• $\begingroup$ Thank you very much, Ross Millikan. I am greatly relieved at your comment. $\endgroup$
    – tchappy ha
    Commented Jan 20, 2019 at 3:25

1 Answer 1

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Short answer: I think you are slightly unclear on the definition of an upper limit. Basically, though, if $\sup(E) = +\infty$, then $E \cap\mathbb{R}$ is not bounded above (in $\mathbb{R}$). We use this to show that $\{s_n\}$ is not bounded above (in $\mathbb{R}$, recall $\{s_n\}$ is a sequence in $\mathbb{R}$, not $\mathbb{R} \cup\{\pm\infty\}$). We use the fact that $\{s_n\}$ is not bounded above, to show that there exists a subsequence which diverges to $+\infty$. So, $+\infty\in\mathbb{R}.$

Long answer:

Let $(a_n)$ be a sequence in $\mathbb{R}.$ Define $A$ to be the subset $A$ of $\mathbb{R} \cup\{\pm\infty\}$ consisting of all subsequential limits of $(a_n)$ and, also, $\pm\infty\in A$ if there exists a subsequence of $(a_n)$ which diverges to $\pm\infty$, respectively.

$a^*$ is merely a shorthand $\limsup_{n\to\infty} a_n$. The definition of $\limsup_{n\to\infty} a_n$ is $\sup(A)$ where $A$ is defined as above. (This is what definition 3.16 means).

Therefore, $\sup(A) = +\infty$ means, by definition of supremum, that if $x\in\mathbb{R} \cup\{\pm\infty\}\ni x<+\infty$ then $x$ is not an upper bound of $A$. In other words, no real number is an upper bound of $A$. In other words, as subset of $\mathbb{R}$, $A$ is not bounded above, by the definition of ''bounded above'' (see definition 1.7). Moreover, $A\cap\mathbb{R}\neq\varnothing,$ since $\sup(\varnothing) = -\infty$ (see here). Therefore, we avoid vacuous statements.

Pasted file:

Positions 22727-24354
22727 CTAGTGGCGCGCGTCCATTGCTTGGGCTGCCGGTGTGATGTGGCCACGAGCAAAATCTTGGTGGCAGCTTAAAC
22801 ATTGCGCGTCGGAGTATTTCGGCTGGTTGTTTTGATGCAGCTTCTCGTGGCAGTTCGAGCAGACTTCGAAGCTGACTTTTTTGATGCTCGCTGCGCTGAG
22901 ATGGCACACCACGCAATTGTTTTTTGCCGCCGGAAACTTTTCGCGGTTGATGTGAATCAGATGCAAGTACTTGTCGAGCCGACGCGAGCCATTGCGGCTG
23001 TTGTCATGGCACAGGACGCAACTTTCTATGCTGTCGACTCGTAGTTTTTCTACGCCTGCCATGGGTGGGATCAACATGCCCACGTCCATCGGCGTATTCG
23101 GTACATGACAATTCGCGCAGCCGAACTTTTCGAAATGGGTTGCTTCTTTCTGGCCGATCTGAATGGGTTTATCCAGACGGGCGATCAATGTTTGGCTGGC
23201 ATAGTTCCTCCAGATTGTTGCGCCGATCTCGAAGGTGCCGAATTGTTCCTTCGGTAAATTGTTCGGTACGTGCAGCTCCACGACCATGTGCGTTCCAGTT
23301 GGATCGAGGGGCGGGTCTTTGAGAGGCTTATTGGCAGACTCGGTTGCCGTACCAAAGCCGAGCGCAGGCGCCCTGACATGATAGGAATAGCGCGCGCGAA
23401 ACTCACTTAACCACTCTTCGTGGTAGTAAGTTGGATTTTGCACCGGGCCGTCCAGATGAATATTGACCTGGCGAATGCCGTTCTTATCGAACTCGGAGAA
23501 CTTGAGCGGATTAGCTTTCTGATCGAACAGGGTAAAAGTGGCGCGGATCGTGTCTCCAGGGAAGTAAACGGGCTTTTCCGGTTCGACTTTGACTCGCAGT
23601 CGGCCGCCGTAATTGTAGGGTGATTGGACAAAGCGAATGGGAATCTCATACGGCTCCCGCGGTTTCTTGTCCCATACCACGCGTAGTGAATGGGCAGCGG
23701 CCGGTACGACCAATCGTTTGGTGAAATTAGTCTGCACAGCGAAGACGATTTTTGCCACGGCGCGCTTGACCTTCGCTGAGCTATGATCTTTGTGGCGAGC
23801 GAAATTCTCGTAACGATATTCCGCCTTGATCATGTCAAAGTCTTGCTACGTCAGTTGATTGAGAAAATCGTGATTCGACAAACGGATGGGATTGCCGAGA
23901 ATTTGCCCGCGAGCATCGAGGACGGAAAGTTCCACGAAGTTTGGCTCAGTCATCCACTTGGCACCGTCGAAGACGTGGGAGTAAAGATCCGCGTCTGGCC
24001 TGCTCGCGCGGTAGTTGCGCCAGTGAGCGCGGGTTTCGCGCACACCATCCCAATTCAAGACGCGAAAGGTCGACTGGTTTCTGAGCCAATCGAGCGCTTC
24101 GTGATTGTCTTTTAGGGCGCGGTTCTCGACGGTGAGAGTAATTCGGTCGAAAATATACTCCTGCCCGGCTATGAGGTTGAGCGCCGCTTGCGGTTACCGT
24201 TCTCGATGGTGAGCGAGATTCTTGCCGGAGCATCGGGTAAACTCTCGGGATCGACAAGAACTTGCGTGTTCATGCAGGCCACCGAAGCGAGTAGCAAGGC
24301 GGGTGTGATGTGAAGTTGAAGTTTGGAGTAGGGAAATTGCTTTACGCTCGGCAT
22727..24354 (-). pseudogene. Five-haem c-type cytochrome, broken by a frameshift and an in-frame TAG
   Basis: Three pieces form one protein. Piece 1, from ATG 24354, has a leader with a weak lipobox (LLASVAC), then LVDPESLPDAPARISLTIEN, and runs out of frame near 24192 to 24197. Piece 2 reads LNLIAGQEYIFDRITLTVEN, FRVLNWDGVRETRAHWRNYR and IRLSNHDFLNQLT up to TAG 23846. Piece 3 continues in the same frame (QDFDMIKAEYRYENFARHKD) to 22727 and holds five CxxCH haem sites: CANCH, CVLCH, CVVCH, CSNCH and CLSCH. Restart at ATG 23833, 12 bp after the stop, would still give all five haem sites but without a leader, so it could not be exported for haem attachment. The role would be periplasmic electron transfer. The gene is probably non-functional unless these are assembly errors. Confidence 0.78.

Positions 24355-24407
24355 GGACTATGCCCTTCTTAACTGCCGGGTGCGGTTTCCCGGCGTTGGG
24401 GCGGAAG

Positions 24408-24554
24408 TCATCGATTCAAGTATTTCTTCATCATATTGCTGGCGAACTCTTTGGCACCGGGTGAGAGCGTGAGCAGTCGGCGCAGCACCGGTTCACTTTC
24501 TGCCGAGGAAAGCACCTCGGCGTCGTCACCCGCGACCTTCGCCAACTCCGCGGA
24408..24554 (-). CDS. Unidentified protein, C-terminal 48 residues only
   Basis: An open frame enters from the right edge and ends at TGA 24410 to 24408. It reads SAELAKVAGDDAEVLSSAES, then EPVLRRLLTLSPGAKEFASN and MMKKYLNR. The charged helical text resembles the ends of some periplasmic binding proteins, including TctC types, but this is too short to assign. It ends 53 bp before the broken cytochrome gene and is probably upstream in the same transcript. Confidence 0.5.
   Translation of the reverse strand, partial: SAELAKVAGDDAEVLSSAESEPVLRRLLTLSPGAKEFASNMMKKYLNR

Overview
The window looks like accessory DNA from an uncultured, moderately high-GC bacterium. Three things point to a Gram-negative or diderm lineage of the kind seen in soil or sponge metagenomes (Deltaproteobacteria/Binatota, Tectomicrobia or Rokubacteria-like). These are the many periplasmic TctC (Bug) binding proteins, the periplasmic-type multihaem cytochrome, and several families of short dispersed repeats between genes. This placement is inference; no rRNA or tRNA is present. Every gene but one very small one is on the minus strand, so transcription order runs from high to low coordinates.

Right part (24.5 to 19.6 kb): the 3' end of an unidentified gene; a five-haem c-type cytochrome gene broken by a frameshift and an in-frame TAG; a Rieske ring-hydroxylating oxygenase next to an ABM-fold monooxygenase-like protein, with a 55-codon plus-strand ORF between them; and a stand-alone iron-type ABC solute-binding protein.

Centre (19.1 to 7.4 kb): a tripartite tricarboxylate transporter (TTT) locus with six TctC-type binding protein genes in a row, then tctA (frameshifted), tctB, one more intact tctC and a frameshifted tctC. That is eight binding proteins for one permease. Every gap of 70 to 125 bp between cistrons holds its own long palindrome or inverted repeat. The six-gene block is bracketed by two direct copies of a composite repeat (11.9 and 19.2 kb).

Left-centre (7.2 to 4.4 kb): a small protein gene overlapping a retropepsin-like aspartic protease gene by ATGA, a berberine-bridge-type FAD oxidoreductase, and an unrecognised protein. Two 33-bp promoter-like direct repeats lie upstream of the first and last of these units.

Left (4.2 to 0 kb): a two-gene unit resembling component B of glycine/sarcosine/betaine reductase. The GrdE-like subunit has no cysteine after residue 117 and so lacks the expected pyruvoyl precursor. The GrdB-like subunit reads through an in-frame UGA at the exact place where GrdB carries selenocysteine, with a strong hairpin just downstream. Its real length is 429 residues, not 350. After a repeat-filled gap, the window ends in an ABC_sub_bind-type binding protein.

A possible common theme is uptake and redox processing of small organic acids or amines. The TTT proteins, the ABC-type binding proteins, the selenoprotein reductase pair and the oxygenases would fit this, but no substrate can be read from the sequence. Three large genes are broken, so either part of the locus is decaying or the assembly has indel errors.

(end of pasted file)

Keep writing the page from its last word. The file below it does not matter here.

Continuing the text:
In other words, since $A$ is not bounded above in $\mathbb{R},$ $$ \forall M\in\mathbb{R},\hspace{1mm}\exists\hspace{1mm} a\in A \cap\mathbb{R}\ni a> M. $$ In other words, viewing the definition of $A$, for all $M\in\mathbb{R}$ there exists a real number $a>M$ for which there exists a subsequence of $(a_n)$ which converges to $a$.

Therefore, fix an arbitrary $M \in\mathbb{R}$ and consider the real (i.e., $a \neq +\infty$) $a>M$ for which there exists a sub-sequence $(a_{n_k})$ of $(a_n)$ such that $a_{n_k} \to a$. Consider, also, this sub-sequence $(a_{n_k})$. Using the definition of convergence of a sequence, we have that for the positive quantity $a -M$, there exists an $N\in\mathbb{Z}\ni k \geq N \implies |a - a_{n_k}| <a -M$. Consider any integer $k \geq N$. So, now we have fixed a $k\in\mathbb{Z}$ such that $|a - a_{n_k}| <a -M$. It folows (since $a - a_{n_k} \leq |a - a_{n_k}| < a - M$) that $a_{n_k} > M$. Now, forget that we fixed $M$. This shows that $\forall M \in\mathbb{R}$, some term of $(a_n)$ is greater than $M$. Hence, $(a_n)$ is not bounded above. With this in hand, it is relatively easy to construct a sub-sequence of $(a_n)$ which diverges to $+\infty.$ This, I leave to you.